Friday, February 9, 2007

Standards in emerging spaces

One of the blessings of recent times in technology is introducing open standards: It turns industries around, it turns products around. It introduces new opportunities and new players that find themselves in a position to enter spaces they've never played before. And its all for the best.
Naturally in this context, the mobile code scanning space is one that is close to my heart. Clearly an emerging space, disruptive technology that aims to change the realm of how users (and by that I think its targetting consumers mainly) use and percieve their phones. There's a big promise and potential success in this space.
Looking at this space from a standards perspective, here's a couple of things that can be said:
  • It's an emerging market
  • Barcodes in themselves is not new. Its the innovation that brings code scanning to new phones that have cameras. Its the exploding new services on the phone and on the web that create a compelling story (see this great piece on mobile 2.0 by Rudy at m-trends)
  • Today there are two open standard codes: DataMatrix and Quick Response (QR). Both of which had certain success stories
  • Vendors that are playing in this space are devided in two: those who base their technology on those standard codes and those who either offer proprietary codes or go hybrid (supporting both)

A lot hads been said about applying standards to this space: in favor and against, for this code format or another: Tommy's S60 Applications blog (Re Standards:"Unless we do something, fragmentation is threatening the whole 2D barcode ecosystem." or, "First: totally agree - go for the standards - QR Codes and Datamatrix (we support them already:). If this is set, half of the battle is won."), Excellent coverage from 'The Pondering Primate' Blog including a coverage on the consortium initiative.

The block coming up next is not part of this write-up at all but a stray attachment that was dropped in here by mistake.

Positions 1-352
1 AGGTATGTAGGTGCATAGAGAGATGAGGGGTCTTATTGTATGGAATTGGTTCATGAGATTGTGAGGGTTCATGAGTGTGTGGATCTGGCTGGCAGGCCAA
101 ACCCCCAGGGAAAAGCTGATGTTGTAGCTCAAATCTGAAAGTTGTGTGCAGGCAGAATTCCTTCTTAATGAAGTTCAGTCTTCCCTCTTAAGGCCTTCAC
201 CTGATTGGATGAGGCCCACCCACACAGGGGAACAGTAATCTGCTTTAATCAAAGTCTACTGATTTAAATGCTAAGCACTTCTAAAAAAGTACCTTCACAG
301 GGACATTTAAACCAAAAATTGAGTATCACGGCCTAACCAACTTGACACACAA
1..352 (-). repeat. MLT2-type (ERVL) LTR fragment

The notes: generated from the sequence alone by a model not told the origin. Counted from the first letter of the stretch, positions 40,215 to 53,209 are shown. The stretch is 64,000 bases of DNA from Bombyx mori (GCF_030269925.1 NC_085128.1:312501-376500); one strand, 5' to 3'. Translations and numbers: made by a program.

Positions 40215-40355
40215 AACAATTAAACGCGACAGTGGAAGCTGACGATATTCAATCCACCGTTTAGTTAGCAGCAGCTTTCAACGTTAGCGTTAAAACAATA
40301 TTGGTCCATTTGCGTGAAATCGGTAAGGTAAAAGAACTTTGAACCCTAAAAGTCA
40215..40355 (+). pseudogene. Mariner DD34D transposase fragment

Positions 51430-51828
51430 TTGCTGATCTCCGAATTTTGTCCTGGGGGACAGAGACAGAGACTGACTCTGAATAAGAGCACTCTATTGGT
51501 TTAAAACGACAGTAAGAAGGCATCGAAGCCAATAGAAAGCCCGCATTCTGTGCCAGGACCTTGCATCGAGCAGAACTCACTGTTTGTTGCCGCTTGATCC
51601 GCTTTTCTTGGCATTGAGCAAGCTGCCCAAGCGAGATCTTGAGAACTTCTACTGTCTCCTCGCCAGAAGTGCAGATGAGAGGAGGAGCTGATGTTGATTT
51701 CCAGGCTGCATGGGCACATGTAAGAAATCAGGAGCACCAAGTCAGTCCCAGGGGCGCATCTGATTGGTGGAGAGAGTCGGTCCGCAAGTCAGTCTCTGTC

Why am I writing this? because I'm a little ticked every time I read about someone "declaring the standard" as one format or another. Here's my non-expert take on this.

Shift thoughts: a while back I was playing in the Push-To-Talk-Over-Cellular space (Lets call it PoC for the mental health of my fingers) . This is just about the time when IMS and IMS-based services were getting some traction and mountains of hype. Several things happened around PoC:

  • It was emerging disruptive technology
  • It was based on revolutionary IMS grounds and thus one of the first of many IMS services
  • It's success, for good or bad, was somewhat an indicator for the whole IMS investments
  • The big infra/phone vendors got together to set a standard to ensure interoperability pretty early in the game
  • Pleanty of smaller players in the space
  • There was a reference technology launch (in the US)

Similar situation, right? Let me quote from The pondering Primate Blog (becuse I was having the same thoughts at the time): "I agree 100% with this idea, but I question the motives, the companies, and the timing of this effort." (this is in regards to the code scanning consortium).

Here's how things rolled out from there: 5 big players started standardization. After making some headway, one left and started doing his own thing. Now we're with two different standards. As solutions started materlializing, we now have systems based on two different standard, and not necessarily interoperating. Remember, this is both an infrastructure and client application architecture. Imagine the scenario for an operator: users of one vendor's handset can't PoC to users of different vendor's handsets, both subscribers of the same carrier. Then came Open Mobile Alliance (OMA) and created PoC OMA V1.0.